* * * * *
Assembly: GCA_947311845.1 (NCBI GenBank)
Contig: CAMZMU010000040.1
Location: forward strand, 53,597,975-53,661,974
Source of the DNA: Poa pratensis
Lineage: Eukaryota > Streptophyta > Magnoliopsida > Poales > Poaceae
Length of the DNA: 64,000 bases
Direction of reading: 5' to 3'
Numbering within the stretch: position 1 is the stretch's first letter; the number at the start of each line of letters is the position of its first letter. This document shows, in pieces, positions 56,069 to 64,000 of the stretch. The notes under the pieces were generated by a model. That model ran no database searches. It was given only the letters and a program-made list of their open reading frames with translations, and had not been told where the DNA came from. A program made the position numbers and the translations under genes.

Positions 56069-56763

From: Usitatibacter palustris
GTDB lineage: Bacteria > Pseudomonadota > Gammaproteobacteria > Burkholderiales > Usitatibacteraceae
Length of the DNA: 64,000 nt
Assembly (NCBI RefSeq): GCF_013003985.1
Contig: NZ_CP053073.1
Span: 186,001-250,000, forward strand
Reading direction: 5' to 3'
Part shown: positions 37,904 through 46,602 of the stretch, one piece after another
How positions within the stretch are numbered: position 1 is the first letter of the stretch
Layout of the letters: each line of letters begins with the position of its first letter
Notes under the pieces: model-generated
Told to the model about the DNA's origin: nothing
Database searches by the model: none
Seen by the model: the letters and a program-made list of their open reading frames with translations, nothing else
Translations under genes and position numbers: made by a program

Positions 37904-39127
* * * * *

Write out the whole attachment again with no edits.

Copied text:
Assembly: GCA_947311845.1 (NCBI GenBank)
Contig: CAMZMU010000040.1
Location: forward strand, 53,597,975-53,661,974
Source of the DNA: Poa pratensis
Lineage: Eukaryota > Streptophyta > Magnoliopsida > Poales > Poaceae
Length of the DNA: 64,000 bases
Direction of reading: 5' to 3'
Numbering within the stretch: position 1 is the stretch's first letter; the number at the start of each line of letters is the position of its first letter. This document shows, in pieces, positions 56,069 to 64,000 of the stretch. The notes under the pieces were generated by a model. That model ran no database searches. It was given only the letters and a program-made list of their open reading frames with translations, and had not been told where the DNA came from. A program made the position numbers and the translations under genes.

Positions 56069-56763

From: Usitatibacter palustris
GTDB lineage: Bacteria > Pseudomonadota > Gammaproteobacteria > Burkholderiales > Usitatibacteraceae
Length of the DNA: 64,000 nt
Assembly (NCBI RefSeq): GCF_013003985.1
Contig: NZ_CP053073.1
Span: 186,001-250,000, forward strand
Reading direction: 5' to 3'
Part shown: positions 37,904 through 46,602 of the stretch, one piece after another
How positions within the stretch are numbered: position 1 is the first letter of the stretch
Layout of the letters: each line of letters begins with the position of its first letter
Notes under the pieces: model-generated
Told to the model about the DNA's origin: nothing
Database searches by the model: none
Seen by the model: the letters and a program-made list of their open reading frames with translations, nothing else
Translations under genes and position numbers: made by a program

Positions 37904-39127